With less than three weeks to go to the Paris Marathon, those of us running the thing are starting to wind down our training. The jargon-y name for this is ‘tapering’.
The long runs are out, just as we were getting used to them and even enjoying them. Likewise, those lung-bursting speed sessions can be parked to one side. (I know how much you were enjoying those.) If your training has gone well, then the heart and lungs and legs are ready for battle by now. From here on in, it’s just a matter of keeping things ticking over – and building up some rest and recovery.
This is easier said than done. Buzzing from the energy you have in your legs after a weekend without a long run, the impulse is to start tearing around in your short runs. Hold that impulse; bottle and keep it for the Champs-Élysées on 15 April. Of course, it’s not easy to make yourself rest up, now that you’re used to the high-energy lifestyle of marathon training. If you find it hard, then remind yourself that doing the mentally hard thing is a large part of marathon running – and somehow convince yourself that sitting in to watch television is now an active part of your training.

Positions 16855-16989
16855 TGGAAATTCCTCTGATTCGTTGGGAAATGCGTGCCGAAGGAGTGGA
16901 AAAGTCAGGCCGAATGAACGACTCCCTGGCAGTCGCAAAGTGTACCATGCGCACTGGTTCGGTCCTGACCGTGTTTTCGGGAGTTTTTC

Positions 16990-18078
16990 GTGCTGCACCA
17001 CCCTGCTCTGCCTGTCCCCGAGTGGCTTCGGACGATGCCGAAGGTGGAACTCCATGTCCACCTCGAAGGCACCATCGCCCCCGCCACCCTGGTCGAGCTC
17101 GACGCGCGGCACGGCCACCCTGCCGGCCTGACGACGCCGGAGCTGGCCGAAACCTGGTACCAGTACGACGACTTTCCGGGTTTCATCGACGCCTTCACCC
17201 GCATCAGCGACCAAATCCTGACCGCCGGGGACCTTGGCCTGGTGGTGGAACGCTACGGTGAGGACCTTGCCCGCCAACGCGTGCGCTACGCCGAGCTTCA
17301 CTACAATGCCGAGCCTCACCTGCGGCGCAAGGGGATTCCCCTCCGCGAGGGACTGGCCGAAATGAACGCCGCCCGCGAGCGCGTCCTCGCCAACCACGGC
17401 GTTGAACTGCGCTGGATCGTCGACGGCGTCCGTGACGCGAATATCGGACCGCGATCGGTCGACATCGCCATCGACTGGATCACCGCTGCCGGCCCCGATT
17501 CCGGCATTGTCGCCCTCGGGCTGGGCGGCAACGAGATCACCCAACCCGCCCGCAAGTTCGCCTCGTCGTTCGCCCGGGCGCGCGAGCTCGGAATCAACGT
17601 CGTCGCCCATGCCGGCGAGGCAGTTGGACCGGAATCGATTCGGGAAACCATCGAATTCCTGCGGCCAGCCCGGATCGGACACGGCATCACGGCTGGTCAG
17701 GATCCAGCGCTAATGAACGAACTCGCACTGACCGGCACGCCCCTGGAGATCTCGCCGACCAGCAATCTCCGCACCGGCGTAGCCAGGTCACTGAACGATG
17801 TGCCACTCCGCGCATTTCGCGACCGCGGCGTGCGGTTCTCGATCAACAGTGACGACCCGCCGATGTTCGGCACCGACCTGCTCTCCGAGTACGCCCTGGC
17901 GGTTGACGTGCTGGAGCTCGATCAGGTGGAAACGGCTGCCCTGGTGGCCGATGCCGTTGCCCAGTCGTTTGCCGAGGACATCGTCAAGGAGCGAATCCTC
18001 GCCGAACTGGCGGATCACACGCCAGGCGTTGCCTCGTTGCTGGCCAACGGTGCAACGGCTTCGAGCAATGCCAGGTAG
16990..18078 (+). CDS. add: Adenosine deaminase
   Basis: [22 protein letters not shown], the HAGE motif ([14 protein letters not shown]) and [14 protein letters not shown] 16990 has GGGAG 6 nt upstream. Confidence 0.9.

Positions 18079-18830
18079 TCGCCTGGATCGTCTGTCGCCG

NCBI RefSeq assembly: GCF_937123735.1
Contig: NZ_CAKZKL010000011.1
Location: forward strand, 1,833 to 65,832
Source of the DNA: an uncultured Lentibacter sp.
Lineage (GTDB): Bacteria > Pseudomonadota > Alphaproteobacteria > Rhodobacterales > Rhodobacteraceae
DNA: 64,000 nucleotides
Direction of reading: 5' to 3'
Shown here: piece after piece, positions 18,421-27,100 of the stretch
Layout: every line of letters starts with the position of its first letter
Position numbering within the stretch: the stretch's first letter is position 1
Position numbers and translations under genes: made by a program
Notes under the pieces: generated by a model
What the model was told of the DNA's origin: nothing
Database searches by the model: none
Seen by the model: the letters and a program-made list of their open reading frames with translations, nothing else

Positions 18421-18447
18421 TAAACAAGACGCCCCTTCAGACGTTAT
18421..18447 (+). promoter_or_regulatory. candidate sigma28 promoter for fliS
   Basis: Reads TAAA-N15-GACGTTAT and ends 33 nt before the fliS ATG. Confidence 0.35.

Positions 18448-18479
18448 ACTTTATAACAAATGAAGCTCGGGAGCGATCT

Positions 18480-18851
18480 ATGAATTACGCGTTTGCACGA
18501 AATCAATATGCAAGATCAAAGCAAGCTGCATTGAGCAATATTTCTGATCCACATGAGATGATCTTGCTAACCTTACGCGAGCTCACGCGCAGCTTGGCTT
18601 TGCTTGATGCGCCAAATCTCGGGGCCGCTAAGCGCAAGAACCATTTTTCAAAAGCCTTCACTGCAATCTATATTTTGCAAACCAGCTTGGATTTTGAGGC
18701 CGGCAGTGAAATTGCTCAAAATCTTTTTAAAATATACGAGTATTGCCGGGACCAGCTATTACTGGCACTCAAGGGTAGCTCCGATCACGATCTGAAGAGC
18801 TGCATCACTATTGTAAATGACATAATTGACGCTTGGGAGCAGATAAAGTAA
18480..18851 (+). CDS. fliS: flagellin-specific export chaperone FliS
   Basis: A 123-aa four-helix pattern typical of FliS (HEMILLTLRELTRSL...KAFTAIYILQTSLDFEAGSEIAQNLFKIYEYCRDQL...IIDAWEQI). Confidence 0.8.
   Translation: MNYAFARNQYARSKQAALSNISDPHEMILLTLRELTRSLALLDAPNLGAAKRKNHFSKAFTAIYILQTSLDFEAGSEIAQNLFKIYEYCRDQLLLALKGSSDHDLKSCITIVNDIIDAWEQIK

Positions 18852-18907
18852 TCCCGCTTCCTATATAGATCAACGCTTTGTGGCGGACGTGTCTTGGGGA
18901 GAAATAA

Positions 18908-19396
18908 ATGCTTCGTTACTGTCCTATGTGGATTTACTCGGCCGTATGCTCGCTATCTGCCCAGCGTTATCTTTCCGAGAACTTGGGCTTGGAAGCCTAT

When exactly should you start your taper? Three weeks before the race, goes the wisdom of crowds. Certainly, any long runs or hard training you do in the last two weeks risk subtracting from the store of energy at your disposal on race day.
I must admit that I did my final long run last weekend, four weeks ahead of the race. This is because I may have overtrained for last October’s Dublin Marathon – after a hard summer’s schedule of over 50 miles per week I was still doing long runs up to two weeks beforehand. Also, for my personal best time in the 2007 Paris Marathon I’m quite sure I started to taper with four weeks to go.
This week I’ll take a mile off my usual short run distance, and keep a steady pace. Next week, another mile off each time. That’ll take me to the weekend before the race – Easter weekend, when I’ll do some light running on grass back in Ireland. Then in the week leading up to the race I may go out just once or twice for 2 or 3 very gentle miles at most.
But that’s just me. You’re probably doing it another way, and perhaps I’ve misjudged it this time too. If this is your first marathon, then you’ve probably realised by now that there are lots of tips and training plans but you’ll only find what works for you by trying and learning. For the next time.